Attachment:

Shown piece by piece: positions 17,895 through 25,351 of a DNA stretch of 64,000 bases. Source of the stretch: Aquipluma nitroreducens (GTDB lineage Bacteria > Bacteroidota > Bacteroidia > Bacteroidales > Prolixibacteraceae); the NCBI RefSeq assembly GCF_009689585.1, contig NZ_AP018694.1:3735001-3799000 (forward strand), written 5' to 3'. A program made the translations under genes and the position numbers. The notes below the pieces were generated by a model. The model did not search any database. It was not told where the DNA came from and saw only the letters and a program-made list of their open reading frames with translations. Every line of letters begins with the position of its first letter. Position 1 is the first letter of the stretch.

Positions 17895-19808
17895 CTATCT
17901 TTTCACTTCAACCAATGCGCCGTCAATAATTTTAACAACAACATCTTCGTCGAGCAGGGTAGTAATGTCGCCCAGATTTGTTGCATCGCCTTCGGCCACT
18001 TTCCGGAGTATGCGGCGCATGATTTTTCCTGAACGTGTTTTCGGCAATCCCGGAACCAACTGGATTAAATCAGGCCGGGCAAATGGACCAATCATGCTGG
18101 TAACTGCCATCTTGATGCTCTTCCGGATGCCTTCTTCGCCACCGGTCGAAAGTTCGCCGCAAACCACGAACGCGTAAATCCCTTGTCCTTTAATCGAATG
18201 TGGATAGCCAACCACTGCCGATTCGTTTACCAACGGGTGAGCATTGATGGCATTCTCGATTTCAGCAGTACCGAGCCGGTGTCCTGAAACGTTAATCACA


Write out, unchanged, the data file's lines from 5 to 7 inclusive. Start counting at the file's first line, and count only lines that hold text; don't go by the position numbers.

18001 TTCCGGAGTATGCGGCGCATGATTTTTCCTGAACGTGTTTTCGGCAATCCCGGAACCAACTGGATTAAATCAGGCCGGGCAAATGGACCAATCATGCTGG
18101 TAACTGCCATCTTGATGCTCTTCCGGATGCCTTCTTCGCCACCGGTCGAAAGTTCGCCGCAAACCACGAACGCGTAAATCCCTTGTCCTTTAATCGAATG
18201 TGGATAGCCAACCACTGCCGATTCGTTTACCAACGGGTGAGCATTGATGGCATTCTCGATTTCAGCAGTACCGAGCCGGTGTCCTGAAACGTTAATCACA